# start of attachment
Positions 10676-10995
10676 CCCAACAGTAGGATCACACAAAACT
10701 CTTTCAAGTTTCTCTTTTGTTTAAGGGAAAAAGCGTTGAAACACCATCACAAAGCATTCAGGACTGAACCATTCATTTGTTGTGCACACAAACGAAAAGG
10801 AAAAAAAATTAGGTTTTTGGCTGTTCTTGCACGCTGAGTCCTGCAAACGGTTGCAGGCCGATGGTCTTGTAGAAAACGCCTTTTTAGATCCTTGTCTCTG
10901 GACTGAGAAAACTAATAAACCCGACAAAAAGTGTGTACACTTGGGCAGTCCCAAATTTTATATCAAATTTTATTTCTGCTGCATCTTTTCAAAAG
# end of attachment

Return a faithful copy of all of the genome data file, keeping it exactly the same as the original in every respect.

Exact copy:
Positions 10676-10995
10676 CCCAACAGTAGGATCACACAAAACT
10701 CTTTCAAGTTTCTCTTTTGTTTAAGGGAAAAAGCGTTGAAACACCATCACAAAGCATTCAGGACTGAACCATTCATTTGTTGTGCACACAAACGAAAAGG
10801 AAAAAAAATTAGGTTTTTGGCTGTTCTTGCACGCTGAGTCCTGCAAACGGTTGCAGGCCGATGGTCTTGTAGAAAACGCCTTTTTAGATCCTTGTCTCTG
10901 GACTGAGAAAACTAATAAACCCGACAAAAAGTGTGTACACTTGGGCAGTCCCAAATTTTATATCAAATTTTATTTCTGCTGCATCTTTTCAAAAG